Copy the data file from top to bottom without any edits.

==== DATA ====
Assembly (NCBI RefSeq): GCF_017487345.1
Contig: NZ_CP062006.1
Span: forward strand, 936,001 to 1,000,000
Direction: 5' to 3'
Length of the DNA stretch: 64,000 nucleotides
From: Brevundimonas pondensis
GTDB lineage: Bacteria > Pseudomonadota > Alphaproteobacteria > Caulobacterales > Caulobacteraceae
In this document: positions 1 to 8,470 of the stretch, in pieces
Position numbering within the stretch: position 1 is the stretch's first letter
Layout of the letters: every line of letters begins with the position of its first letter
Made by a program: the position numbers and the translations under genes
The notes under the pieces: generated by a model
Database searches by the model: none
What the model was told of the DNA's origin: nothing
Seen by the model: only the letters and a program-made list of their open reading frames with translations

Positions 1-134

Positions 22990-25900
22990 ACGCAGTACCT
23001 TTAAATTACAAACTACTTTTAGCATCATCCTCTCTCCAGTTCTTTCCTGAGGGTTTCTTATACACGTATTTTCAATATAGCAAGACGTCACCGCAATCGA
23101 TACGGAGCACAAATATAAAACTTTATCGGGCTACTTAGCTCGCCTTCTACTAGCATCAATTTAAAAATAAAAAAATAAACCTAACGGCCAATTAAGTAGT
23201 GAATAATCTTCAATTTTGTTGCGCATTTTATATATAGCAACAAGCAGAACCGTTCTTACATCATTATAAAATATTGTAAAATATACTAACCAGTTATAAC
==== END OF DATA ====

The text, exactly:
Assembly (NCBI RefSeq): GCF_017487345.1
Contig: NZ_CP062006.1
Span: forward strand, 936,001 to 1,000,000
Direction: 5' to 3'
Length of the DNA stretch: 64,000 nucleotides
From: Brevundimonas pondensis
GTDB lineage: Bacteria > Pseudomonadota > Alphaproteobacteria > Caulobacterales > Caulobacteraceae
In this document: positions 1 to 8,470 of the stretch, in pieces
Position numbering within the stretch: position 1 is the stretch's first letter
Layout of the letters: every line of letters begins with the position of its first letter
Made by a program: the position numbers and the translations under genes
The notes under the pieces: generated by a model
Database searches by the model: none
What the model was told of the DNA's origin: nothing
Seen by the model: only the letters and a program-made list of their open reading frames with translations

Positions 1-134

Positions 22990-25900
22990 ACGCAGTACCT
23001 TTAAATTACAAACTACTTTTAGCATCATCCTCTCTCCAGTTCTTTCCTGAGGGTTTCTTATACACGTATTTTCAATATAGCAAGACGTCACCGCAATCGA
23101 TACGGAGCACAAATATAAAACTTTATCGGGCTACTTAGCTCGCCTTCTACTAGCATCAATTTAAAAATAAAAAAATAAACCTAACGGCCAATTAAGTAGT
23201 GAATAATCTTCAATTTTGTTGCGCATTTTATATATAGCAACAAGCAGAACCGTTCTTACATCATTATAAAATATTGTAAAATATACTAACCAGTTATAAC